Indonesia's election watchdog said that about 320,000 Indonesians living in Malaysia who cast their ballots via mail should vote again in the presidential and legislative polls, as investigation indicated vote-rigging.
The independent Elections Supervisory Agency, or Bawaslu, yesterday asked the General Elections Commission (KPU) to administer the voting to ensure the integrity of the process. KPU will determine when and how the voting will take place.
Bawaslu also ordered the commission to replace two election committee officials in Malaysia because of a conflict of interest. One of them is Indonesia's deputy ambassador to Malaysia.
The Indonesian authorities are investigating the discovery of thousands of stray postal ballot papers in Selangor last week. Video footage showed people raiding a shophouse and unpacking bags containing marked ballot papers. In one video, people hold up ballot papers that are marked in favour of President Joko Widodo and his running mate, senior cleric Ma'ruf Amin, as well as legislative candidates of a political party backing the incumbent.
Bawaslu commissioner Rahmat Bagja told a media briefing yesterday that the agency "found legal ballot papers that were allegedly marked by non-legitimate voters as well as ballot papers that were not marked" at two locations in Selangor.
"The decision to redo the voting is based on our investigation, in which we interviewed 13 officials, including the ambassador," he added.
Supporters of Mr Joko's sole election rival, former army general Prabowo Subianto, have demanded the recall of ambassador Rusdi Kirana - an ally of the President - for failing to prevent the postal ballots from going astray.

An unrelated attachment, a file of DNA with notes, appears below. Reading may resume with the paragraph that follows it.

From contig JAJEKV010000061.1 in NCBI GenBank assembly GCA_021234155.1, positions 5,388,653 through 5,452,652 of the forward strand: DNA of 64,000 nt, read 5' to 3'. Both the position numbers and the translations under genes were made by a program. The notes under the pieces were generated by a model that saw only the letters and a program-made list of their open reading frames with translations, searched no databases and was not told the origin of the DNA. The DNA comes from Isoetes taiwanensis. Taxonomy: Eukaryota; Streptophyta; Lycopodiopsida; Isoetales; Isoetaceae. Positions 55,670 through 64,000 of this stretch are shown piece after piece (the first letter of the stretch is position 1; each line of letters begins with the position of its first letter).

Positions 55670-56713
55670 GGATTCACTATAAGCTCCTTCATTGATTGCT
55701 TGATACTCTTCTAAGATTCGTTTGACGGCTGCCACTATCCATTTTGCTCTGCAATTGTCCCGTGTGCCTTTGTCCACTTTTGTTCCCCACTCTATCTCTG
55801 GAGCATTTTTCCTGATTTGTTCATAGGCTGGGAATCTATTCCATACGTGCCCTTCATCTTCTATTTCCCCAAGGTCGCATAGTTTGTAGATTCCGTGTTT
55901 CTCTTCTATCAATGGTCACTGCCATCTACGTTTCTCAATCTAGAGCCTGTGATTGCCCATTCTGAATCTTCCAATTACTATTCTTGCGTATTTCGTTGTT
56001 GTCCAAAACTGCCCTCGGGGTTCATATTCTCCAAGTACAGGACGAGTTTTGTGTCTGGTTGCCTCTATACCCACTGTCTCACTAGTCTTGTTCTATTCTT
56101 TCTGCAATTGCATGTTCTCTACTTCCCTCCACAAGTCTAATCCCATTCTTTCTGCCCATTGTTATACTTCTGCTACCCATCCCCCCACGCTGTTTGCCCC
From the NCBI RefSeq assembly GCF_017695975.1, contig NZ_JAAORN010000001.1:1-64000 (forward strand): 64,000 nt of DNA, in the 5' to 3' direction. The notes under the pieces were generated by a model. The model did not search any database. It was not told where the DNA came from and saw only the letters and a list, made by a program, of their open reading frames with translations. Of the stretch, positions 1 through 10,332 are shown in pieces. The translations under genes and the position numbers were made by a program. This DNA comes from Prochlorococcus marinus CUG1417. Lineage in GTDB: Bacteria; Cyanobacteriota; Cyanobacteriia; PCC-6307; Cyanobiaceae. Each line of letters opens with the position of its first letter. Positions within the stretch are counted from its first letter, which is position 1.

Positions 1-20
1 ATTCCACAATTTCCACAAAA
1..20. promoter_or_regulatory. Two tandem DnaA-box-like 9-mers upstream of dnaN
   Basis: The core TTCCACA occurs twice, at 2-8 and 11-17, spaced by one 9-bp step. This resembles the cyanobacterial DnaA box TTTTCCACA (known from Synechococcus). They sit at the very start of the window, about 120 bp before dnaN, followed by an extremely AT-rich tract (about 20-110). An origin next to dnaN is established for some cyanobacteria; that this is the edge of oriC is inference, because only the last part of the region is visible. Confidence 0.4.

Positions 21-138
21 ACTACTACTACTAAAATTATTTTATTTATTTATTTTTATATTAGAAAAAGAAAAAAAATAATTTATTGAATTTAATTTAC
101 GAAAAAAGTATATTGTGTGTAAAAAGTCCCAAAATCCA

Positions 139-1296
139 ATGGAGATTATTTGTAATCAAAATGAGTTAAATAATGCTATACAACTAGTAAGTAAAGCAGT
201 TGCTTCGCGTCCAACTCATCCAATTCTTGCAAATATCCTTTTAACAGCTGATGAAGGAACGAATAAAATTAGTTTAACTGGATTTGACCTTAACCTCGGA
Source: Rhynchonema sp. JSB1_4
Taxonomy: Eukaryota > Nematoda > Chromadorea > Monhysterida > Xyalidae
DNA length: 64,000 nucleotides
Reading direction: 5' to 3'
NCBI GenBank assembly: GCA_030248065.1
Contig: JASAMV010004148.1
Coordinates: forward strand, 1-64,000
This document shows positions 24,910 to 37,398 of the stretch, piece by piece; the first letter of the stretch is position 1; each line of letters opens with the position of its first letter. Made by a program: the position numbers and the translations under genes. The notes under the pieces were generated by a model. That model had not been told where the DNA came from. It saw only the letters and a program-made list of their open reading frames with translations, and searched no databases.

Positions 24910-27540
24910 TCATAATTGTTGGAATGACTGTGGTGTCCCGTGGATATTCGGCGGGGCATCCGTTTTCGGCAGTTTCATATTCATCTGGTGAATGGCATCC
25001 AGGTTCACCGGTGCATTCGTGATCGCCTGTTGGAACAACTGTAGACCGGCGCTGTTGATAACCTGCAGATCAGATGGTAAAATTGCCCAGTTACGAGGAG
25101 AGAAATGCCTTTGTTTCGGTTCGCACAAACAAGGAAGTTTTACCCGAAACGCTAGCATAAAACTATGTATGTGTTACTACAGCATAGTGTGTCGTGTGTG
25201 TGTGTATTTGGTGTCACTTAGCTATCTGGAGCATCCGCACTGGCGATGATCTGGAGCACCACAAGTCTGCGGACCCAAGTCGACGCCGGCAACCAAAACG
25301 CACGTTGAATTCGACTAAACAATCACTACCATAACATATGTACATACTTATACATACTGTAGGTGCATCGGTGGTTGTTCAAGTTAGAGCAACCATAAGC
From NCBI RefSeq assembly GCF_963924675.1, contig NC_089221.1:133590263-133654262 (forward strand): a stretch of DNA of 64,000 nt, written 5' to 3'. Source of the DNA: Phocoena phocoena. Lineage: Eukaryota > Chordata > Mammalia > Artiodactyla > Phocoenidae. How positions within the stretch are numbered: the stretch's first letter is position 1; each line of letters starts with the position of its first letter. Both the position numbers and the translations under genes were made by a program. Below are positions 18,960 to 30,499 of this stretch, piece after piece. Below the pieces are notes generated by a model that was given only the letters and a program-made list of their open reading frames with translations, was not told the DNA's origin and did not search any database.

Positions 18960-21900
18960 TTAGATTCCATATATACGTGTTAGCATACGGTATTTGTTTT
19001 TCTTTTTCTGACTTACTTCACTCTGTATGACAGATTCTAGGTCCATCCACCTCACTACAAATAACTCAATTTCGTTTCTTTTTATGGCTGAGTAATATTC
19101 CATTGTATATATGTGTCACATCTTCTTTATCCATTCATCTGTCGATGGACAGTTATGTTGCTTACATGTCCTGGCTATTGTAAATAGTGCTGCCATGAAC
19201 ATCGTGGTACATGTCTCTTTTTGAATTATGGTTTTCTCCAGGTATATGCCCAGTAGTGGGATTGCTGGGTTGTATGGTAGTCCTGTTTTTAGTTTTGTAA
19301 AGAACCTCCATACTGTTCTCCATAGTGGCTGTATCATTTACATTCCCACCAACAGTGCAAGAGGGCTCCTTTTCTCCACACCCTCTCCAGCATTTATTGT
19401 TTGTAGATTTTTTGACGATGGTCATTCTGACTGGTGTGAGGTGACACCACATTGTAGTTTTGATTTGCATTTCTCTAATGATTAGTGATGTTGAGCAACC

Bawaslu had previously filed a query to KPU on why a high-ranking official - a deputy ambassador - was picked as an election committee official in Malaysia. But no follow-up was carried out by KPU, according to Mr Rahmat.
Overseas voting began on April 8 and ended on Sunday. In Indonesia, more than 190 million people are expected to cast their votes today.
Indonesian voters in Malaysia, like those in other countries, could opt to cast votes by mail or at a polling station. They can visit the main polling station in Kuala Lumpur or go to certain designated spots in Malaysia.
There are 1.1 million eligible voters in Malaysia, the biggest group of overseas Indonesian voters.
Bawaslu yesterday also ordered KPU to administer an extended election for registered Indonesian voters in Sydney, who did not cast their ballots because election committee members there closed up shop earlier than expected.
The agency also said it was working with the Indonesian police on 25 cases of money politics, after hundreds of millions of rupiah in cash meant to influence voting decisions was confiscated in Indonesia.